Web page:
It's also possible that the change of scene and routine has unsettled your mom and caused her to behave a bit more erratically.

    A place in a day centre would take the pressure off you and your dad - definitely a top priority!

    The health of the primary carer can often take a real beating in the process of looking after someone with AD, but if they go down the domino effect is staggering. We just visited my in-laws last weekend and had to really encourage my MIL to arrange to have a nurse come to give her and my FIL their flu shots.

    You're doing a great job :) .

    Take care,

    Sandy
     
  15. rummy

    rummy Registered User

    Jul 15, 2005
    700
    Oklahoma,USA
    Thanks for saying that Sandi, I feel like if it had been a test I might have made a C-. I got angry with Mom a couple of times and we had a spat, something we never do. I didn't realize she couldn't turn on our shower because it is different than hers so she faked taking one. I didn't anticipate her anxiety at staying at my house and should have gone to hers instead. Let's see and I should have been there when she found her way to my closet and just stood there, while my husband was afraid to come out of the toilet area because she was there and he is in his undies. Oh and I shouldn't have gotten mad when she had a fit because I was cleaning her house ( I'd to the dance of joy if someone cleaned my house :D ) Of course alot of this is because I only got two hours sleep because I was guarding the front door to make sure she didn't leave the house in the middle of the night too!
    ALL of you that do this full time have my admiration and respect. My turn is coming and I hope I learn something from these episodes that are happeninng now.
    I really appreciate all of the encouragment your all giving me!
    Debbie
     
  16. storm

    storm Registered User

    Aug 10, 2004
    269
    notts
    Dear Jenny,You mentioned about trouble getting in the car well you can buy a swivel cushion which you place on the car seat and it swivels round freely you can buy them from argos and they even have a washable fleece cover on they are really useful. STORM
     
  17. angela.robinson

    angela.robinson Registered User

    Dec 27, 2004
    520
    Hi ,i Believe You Can Request These Seats From The Occupational Therapist Dept , Funny How No One Tells You About What Is Available ,allso A Little Tip I Was Given By A Carer Was To Put A Large Plastic Bag On The Seat ,this Has The Same Affect ,worth A Try ,
     
  18. Nutty Nan

    Nutty Nan Registered User

    Nov 2, 2003
    787
    Buckinghamshire
    Transport

    I have ordered the swivel seat/cushion, in the hope that it will enable us to assist my husband in getting OUT of the car. However, he would not feel safe getting in 'bottom first', as he is used to 'climb' in. I just hope that we get another chance at 'climbing in' so that we can, at least, test my theory of getting out again with the swivel cushion (if you follow my train of thought ....).

    Sheila, I put exactly that question to the manager of the day centre: could he not be wheeled into the mini- bus ambulance in a wheelchair, as that would get around his anxiety about negotiating the couple of steps into it, and would also allow for a swift exit once they 'deliver' him back home. Her reply, after some consideration: "well, not really, as he doesn't actually NEED to use a wheelchair". I'm afraid words failed me - - - you have restored my faith in my own judgement, as I was beginning to feel I had some truly barmy ideas. Could it be that they (the Day Centre) are simply taking the easy way out by asking me to collect him?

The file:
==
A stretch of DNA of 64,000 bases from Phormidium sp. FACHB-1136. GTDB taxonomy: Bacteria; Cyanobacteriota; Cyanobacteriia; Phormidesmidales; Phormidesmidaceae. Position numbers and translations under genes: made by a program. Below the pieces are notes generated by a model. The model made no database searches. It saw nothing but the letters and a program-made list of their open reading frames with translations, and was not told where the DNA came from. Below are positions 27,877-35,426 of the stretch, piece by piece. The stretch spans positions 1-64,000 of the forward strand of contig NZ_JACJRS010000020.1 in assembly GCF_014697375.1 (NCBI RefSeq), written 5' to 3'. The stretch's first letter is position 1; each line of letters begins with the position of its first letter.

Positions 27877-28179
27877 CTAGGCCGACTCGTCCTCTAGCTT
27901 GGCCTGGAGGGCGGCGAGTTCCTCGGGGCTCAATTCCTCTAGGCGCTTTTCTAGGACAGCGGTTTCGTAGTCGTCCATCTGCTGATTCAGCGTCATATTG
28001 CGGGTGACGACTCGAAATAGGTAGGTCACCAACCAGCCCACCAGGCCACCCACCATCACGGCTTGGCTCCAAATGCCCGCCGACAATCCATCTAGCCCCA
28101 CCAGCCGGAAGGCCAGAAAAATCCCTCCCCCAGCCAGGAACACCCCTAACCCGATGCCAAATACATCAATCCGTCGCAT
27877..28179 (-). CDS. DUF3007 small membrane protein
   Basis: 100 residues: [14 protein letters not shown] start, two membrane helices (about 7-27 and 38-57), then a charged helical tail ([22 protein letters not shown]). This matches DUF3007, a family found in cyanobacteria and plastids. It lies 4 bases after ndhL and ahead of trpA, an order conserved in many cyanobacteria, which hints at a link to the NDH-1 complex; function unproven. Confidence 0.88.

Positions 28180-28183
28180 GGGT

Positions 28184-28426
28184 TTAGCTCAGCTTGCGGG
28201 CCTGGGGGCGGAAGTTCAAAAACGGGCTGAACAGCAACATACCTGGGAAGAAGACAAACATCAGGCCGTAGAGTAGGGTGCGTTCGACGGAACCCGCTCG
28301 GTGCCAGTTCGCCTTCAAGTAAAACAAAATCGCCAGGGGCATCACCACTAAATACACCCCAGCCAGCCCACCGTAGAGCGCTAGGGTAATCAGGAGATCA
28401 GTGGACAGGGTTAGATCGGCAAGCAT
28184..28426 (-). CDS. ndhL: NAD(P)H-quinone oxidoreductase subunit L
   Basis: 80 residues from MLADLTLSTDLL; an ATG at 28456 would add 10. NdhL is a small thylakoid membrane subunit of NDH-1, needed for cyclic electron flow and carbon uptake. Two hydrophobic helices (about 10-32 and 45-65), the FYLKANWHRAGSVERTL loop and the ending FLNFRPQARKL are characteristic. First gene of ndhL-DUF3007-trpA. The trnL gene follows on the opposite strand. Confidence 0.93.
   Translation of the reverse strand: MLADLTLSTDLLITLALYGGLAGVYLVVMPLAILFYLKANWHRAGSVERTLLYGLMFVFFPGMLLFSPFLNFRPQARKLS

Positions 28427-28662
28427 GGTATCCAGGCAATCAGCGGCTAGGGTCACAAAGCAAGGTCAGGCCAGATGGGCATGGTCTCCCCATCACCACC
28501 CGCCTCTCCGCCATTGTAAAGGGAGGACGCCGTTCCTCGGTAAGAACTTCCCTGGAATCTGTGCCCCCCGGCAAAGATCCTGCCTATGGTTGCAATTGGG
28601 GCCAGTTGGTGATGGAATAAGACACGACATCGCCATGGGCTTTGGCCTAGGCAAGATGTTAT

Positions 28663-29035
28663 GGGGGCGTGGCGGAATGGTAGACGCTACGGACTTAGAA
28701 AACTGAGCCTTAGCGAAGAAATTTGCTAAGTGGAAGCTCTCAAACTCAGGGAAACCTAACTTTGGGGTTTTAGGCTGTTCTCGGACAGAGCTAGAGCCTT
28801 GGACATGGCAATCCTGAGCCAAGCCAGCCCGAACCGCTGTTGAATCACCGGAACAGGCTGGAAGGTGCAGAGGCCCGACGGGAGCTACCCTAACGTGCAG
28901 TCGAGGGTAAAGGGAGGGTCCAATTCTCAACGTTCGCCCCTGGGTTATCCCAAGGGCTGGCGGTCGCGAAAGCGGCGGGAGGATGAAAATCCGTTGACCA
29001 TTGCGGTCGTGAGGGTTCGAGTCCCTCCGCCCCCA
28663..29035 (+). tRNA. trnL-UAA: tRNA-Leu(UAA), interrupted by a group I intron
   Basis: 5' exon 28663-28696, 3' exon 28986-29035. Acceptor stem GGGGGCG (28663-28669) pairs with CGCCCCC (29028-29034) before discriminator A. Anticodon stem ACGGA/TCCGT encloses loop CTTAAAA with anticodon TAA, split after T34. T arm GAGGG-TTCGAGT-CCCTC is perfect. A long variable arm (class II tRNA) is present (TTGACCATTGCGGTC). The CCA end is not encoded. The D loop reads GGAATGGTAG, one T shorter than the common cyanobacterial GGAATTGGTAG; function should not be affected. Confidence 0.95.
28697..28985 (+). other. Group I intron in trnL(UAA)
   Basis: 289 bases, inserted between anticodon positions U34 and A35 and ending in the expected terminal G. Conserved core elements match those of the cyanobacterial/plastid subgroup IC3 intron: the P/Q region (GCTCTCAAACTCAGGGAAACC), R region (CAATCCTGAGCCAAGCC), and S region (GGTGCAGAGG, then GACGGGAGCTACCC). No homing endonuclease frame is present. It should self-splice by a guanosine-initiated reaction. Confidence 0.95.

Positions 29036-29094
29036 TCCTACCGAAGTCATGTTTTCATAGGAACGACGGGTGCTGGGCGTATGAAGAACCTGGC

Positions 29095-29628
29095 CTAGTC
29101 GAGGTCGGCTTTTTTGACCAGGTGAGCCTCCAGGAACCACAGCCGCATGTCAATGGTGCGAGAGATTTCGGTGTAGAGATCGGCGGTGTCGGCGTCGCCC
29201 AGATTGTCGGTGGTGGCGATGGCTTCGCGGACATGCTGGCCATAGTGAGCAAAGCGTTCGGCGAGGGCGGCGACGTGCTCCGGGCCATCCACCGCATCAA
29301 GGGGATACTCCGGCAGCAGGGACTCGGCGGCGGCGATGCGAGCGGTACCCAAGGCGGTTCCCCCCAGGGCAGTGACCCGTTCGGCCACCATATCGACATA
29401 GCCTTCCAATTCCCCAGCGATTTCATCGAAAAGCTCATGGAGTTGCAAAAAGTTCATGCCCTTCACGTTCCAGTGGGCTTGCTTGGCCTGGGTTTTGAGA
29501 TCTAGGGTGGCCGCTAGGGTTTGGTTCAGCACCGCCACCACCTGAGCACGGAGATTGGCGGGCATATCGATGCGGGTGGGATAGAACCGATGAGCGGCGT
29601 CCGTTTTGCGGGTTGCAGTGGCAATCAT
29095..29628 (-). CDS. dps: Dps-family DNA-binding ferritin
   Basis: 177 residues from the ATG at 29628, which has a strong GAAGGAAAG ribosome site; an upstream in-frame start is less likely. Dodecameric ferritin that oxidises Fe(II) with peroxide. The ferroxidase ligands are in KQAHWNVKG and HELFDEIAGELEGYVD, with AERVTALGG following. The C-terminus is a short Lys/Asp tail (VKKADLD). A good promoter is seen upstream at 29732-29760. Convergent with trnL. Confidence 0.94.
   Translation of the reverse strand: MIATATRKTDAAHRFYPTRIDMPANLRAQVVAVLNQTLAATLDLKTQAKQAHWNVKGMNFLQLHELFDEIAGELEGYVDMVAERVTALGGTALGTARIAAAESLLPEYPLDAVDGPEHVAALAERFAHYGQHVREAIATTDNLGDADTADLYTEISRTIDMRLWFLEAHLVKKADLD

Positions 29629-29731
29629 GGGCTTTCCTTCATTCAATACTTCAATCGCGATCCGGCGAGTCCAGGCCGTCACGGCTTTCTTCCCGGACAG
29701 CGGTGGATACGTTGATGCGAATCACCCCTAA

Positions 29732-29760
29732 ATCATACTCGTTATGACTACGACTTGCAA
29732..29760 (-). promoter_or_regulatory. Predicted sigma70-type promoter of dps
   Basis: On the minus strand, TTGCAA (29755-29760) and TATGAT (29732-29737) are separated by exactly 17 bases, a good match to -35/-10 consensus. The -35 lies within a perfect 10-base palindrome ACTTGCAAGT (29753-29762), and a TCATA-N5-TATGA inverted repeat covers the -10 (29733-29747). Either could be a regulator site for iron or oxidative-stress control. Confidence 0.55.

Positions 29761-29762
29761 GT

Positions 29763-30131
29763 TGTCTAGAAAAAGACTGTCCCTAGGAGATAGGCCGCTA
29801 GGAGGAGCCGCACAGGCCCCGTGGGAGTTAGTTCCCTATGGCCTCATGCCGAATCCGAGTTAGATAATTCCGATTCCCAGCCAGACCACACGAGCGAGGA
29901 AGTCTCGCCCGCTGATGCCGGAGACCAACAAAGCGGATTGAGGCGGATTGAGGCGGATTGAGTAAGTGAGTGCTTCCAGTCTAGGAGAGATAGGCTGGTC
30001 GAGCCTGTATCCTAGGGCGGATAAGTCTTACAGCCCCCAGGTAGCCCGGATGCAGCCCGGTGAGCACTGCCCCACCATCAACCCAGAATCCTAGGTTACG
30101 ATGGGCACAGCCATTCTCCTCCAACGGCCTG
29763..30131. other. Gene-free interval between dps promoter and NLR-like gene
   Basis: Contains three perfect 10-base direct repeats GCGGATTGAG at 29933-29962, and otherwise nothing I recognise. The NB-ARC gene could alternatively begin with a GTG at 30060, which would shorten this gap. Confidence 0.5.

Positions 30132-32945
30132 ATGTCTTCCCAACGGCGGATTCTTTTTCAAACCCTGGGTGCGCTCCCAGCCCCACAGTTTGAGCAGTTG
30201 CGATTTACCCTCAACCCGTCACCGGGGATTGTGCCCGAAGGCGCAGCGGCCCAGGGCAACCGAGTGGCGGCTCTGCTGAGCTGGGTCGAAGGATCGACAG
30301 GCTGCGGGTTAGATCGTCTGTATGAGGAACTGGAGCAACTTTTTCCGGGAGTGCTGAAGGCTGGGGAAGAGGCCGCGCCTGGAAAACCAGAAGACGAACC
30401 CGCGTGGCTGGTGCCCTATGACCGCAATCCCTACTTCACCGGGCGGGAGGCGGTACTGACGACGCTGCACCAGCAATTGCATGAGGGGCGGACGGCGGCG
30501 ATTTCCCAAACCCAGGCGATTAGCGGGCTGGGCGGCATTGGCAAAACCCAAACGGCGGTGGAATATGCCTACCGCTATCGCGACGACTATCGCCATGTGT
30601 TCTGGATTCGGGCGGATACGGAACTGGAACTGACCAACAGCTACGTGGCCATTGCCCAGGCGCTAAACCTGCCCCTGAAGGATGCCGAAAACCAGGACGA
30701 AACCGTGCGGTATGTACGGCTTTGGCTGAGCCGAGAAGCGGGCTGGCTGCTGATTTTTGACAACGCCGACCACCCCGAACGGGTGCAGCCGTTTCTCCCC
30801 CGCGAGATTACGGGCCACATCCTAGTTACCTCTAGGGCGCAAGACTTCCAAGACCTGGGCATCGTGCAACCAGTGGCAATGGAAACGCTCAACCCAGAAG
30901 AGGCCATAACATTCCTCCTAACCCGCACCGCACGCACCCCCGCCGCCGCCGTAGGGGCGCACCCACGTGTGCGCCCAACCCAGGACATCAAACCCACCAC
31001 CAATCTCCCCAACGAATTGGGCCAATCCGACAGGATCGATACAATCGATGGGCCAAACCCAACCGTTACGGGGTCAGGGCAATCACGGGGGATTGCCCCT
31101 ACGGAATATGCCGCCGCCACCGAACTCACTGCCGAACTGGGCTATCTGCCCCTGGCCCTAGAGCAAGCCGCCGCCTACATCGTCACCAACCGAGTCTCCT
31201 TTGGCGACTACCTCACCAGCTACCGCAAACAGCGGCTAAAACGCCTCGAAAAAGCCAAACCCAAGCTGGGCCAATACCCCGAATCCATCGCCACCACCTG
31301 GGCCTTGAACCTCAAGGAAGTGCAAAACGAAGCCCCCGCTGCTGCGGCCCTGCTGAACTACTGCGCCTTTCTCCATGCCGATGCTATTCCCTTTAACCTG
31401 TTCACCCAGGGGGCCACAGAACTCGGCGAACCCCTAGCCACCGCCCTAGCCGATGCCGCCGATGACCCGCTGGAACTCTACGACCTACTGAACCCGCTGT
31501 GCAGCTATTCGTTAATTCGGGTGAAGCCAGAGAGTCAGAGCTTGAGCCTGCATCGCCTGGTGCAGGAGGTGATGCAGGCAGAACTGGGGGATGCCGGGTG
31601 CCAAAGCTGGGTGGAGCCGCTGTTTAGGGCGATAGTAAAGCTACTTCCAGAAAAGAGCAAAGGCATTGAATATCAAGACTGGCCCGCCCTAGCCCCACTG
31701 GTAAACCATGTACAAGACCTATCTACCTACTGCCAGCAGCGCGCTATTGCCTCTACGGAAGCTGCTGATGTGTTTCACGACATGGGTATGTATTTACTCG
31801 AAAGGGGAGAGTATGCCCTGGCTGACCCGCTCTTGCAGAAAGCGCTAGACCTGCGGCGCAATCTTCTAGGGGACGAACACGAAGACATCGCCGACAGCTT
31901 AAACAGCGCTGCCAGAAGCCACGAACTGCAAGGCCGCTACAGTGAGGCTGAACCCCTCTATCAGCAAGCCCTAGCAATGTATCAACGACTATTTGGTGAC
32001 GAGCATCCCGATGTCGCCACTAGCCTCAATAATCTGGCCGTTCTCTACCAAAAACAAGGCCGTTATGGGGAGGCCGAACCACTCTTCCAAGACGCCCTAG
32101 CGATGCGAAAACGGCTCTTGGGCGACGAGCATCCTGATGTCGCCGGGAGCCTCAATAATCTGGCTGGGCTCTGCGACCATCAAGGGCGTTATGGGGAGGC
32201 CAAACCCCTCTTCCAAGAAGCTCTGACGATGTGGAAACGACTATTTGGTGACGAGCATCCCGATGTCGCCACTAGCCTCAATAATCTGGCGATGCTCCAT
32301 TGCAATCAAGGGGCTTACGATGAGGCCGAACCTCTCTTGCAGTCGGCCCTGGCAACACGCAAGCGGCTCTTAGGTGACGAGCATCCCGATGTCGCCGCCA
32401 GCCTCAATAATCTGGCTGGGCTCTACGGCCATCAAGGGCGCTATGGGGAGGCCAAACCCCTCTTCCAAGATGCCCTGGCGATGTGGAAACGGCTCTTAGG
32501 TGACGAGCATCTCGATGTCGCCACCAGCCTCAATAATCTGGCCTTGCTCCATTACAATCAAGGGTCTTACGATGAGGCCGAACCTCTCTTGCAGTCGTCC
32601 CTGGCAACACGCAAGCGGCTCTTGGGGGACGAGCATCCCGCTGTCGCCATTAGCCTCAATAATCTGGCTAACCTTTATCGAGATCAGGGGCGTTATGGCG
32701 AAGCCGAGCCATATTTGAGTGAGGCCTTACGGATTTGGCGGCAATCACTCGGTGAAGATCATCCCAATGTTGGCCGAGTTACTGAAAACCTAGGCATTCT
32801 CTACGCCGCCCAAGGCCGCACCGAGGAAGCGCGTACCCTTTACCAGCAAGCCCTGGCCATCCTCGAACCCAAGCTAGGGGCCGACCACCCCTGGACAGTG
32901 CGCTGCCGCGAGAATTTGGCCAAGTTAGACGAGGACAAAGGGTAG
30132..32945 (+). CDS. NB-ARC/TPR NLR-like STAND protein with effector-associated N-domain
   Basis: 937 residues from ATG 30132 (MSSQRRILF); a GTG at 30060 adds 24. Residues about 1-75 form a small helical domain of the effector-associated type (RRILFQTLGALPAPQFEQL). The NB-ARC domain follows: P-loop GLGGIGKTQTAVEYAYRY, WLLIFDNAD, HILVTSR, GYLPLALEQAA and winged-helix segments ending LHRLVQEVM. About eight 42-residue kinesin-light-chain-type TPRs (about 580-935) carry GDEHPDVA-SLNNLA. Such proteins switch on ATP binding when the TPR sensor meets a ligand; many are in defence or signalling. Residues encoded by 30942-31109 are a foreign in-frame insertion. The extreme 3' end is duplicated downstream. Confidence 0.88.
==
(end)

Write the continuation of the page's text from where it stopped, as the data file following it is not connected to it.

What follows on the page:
19. McK

    McK Registered User

    Sep 13, 2005
    62
    Pgh. Pa. USA
    Safe Return

    Dear Rummy, It sounds like you're having your hands full now, and unfortunatly, in the case of your mom, everyday living patterns are going to change. Maybe you've heard of the Alzheimer's Assoc. Safe Return program which helps identify, locate and return individuals who are memory impaired due to Alzheimer's disease or a related disorder. The assoc. provides an identity bracelet or necklace, clothing labels and wallet cards to identify the memory impaired individual. They are registered in a national database; a 24-hour toll free 800 number to contact when one is lost or found; access to the NationalCrime Info, Computer with over 17,000 local law enforcement agencies to help find the missing person and a nationwide network 0f 220 community-based Alzheimer's Assoc. chapters to provide info. This is a free service provided for by the Alzheimer's Assoc. You can call 1-800-272-3900 for further info. I know that these are trying times for you and your family and no one knows how long the road is going to be. I hope you take advantage of the "Day Care Center" so that you and yours get a few hours in the day to take care of your own matters. Best Wishs, McK
     
  20. Sheila

    Sheila Registered User

    Oct 23, 2003
    2,259
    West Sussex
    Dear Debbie, how is your Dad now? This spate with your Mum, you can build on it to help him when he comes home you know. He will not be able to cover things up for her so easily now, as you are fully aware of the strain he was under 24/7. Use it to help both of them. In the nicest, kindest, diplomatic way you can with love of course. Thinking of you, love She. XX